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Why Competing Clean Energy Companies Worry about Wind-Power's Struggle to Win Public Support
One panelist at this week's Inovation Summit talked about his company's efforts to create a better battery to store electricity. Another panelist was there to talk about her company's efforts to make a better biofuel.
So why were they talking about wind-power?
During a time when the buzz seems all about businesses and financial institutions everywhere looking out just for themselves, it may have seemed a bit odd for Phil Giudice and Katrina Landis - the CEOs for Liquid Metal Battery and BP Alternative Energy, respectively - to be coming to the defense of a separate industry.
As members of a panel talking about energy innovation, both Giudice and Landis pointed to the wind energy industry as an example of challenges renewable fuels - sometimes also known as alternative or sustainable or clean - face in the United States.
In particular, they noted that production tax credits were set to expire at the end of 2012, and that without them, the wind turbine manufacturing and production industry, with an estimated 78,000 jobs nationwide, might be facing serious layoffs.
Letting such tax credits expire sent the wrong message about the government's support of wind energy, they said, with Giudice going so far as to say that these are "dire times, from a clean energy government" policy standpoint.
And just what is the U.S. policy on energy?
That's a question that's very hard to answer, in part because there are so many different ways to answer it.
Policy can be set out in speeches, carried out by legislation or regulation, negotiated in treaties and molded to meet the needs and wants of any federal, state or local community that sees fit to get involved.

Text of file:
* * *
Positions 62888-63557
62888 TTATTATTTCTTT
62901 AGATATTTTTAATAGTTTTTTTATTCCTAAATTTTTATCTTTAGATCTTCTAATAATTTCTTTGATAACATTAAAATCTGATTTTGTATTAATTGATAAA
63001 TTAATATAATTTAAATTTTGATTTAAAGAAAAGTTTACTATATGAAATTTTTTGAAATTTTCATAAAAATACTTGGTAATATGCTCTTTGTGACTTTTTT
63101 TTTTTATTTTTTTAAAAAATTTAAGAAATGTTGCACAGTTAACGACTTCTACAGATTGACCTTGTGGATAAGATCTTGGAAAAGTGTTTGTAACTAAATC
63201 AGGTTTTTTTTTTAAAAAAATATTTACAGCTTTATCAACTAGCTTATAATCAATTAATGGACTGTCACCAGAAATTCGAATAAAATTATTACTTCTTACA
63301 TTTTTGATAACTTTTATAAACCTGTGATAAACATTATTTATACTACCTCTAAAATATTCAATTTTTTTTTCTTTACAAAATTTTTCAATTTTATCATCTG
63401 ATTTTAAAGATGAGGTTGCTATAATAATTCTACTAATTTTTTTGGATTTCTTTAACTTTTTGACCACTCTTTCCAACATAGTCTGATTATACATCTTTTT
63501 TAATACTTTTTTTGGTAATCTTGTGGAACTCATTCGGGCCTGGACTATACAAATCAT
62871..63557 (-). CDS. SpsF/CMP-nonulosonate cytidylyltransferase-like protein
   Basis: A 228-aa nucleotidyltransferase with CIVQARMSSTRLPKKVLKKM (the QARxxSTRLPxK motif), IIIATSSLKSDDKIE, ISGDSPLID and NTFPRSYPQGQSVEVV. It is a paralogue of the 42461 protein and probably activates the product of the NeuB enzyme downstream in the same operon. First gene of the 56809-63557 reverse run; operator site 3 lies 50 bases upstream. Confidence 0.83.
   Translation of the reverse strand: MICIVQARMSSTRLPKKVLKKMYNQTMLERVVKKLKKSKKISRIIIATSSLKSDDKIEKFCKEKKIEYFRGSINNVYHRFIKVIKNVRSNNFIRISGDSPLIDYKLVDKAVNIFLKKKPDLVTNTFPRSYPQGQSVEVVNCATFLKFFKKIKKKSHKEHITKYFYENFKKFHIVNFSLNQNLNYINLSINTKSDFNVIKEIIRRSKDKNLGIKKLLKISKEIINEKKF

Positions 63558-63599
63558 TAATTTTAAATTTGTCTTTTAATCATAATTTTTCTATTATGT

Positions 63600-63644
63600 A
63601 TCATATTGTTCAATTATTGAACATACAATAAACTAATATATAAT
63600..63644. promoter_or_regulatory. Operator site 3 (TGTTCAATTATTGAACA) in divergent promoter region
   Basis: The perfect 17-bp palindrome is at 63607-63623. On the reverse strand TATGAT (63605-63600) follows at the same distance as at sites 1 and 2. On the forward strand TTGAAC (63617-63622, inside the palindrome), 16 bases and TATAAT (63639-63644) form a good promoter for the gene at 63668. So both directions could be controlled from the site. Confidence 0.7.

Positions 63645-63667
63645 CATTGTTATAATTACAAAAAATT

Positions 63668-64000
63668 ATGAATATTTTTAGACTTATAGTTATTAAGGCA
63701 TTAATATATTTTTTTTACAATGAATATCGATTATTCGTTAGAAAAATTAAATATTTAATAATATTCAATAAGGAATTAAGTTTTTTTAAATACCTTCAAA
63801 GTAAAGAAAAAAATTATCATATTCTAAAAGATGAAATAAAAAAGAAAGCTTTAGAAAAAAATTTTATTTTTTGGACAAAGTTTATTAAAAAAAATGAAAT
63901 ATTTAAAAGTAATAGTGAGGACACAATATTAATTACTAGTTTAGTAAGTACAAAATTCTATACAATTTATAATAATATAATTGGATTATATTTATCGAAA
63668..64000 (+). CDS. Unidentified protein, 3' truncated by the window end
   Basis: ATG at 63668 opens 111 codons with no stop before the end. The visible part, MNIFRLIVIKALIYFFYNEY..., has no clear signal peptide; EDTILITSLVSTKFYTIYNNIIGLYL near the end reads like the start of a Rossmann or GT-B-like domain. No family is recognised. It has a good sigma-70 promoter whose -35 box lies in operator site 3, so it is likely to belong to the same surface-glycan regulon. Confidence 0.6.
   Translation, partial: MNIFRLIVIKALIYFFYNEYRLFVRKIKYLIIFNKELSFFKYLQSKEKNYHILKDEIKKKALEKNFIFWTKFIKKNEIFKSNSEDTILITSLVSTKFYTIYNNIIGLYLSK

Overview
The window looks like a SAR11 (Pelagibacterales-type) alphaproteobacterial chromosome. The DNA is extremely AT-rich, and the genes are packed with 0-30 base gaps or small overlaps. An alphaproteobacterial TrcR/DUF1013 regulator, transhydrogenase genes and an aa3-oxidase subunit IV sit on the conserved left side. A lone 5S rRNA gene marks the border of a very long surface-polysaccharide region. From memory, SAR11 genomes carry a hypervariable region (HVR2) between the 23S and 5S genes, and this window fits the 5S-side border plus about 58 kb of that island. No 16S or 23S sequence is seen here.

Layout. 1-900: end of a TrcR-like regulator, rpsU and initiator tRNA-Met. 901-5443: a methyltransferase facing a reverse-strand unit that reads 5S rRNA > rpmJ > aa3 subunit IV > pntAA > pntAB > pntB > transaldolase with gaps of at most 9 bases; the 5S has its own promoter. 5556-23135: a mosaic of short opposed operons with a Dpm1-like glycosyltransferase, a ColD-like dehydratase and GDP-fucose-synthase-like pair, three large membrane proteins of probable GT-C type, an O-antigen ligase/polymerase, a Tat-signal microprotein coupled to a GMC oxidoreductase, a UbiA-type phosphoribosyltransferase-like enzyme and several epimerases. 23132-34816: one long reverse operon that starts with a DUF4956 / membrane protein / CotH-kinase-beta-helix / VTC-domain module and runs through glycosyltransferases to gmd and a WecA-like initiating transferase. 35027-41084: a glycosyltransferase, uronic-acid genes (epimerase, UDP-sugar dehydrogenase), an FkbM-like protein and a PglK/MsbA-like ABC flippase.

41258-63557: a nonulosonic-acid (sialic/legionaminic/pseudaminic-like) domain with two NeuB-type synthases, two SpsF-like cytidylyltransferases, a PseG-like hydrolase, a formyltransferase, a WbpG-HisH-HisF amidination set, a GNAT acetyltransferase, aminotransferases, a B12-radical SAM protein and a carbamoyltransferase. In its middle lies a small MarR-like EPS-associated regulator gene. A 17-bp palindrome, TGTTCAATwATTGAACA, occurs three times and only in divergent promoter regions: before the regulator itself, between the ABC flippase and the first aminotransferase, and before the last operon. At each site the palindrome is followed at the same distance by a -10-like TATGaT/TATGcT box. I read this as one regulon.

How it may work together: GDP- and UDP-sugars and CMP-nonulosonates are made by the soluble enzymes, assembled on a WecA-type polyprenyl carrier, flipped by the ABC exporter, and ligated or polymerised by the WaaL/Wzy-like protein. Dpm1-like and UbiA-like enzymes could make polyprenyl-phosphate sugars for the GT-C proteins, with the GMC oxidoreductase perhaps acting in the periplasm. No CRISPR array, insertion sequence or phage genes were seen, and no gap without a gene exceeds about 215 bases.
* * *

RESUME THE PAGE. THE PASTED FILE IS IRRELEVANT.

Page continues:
As it turns out, the production credit in question concerns more than just wind. The U.S. tax code currently offers a credit for electricity produced "from wind, biomass, geothermal or solar energy, landfill gas, trash, hydropower, and marine and hydrokinetic renewable energy facilities."
That's from a summary of a bill currently before the House that seeks to extend the credit through 2016. Introduced in November of last year, the bill currently has 96 co-sponsors in the House, and was referred upon introduction to the House Committee on Ways and Means. And that is where it still sits.
In general, the credits are designed to help make the production of such energies competitive per kilowatt-hour with more conventionally produced energies, such as those from fossil or nuclear fuels. (It probably should be noted here that those more conventionally produced fuels have benefited from tax incentives for decades.)
The example of the wind energy industry rests in the idea that no new wind production projects are currently being planned in the United States past the end of this year -- some believe because of a perceived lack of support.
And, indeed, that was the reason that the Spanish wind energy company, Gamesa, gave when it announced on May 7 that it was pulling out of a project to build and install a prototype wind turbine off the Virginia coast, and instead was choosing a site closer to home, in the Spanish Canary Islands.
The Associated Press reported that the project, already approved by Virginia regulators and which was to have been carried out in partnership with a major U.S. shipbuilding company in Newport News, VA, had a potential to create up to 10,000 jobs.
In this economy, losses of those magnitude are having effects felt throughout the market.
- AJ Plunkett is a veteran reporter and editor based in Virginia with more than 27 years of experience. As a reporter, she's gone from covering the oil industry and Navy in South Texas, to military and defense industries of Hampton Roads, to the budget battles fought in the halls of the Pentagon and Congress. She has followed stories to Saudi Arabia and Somalia, as well as across the United States.
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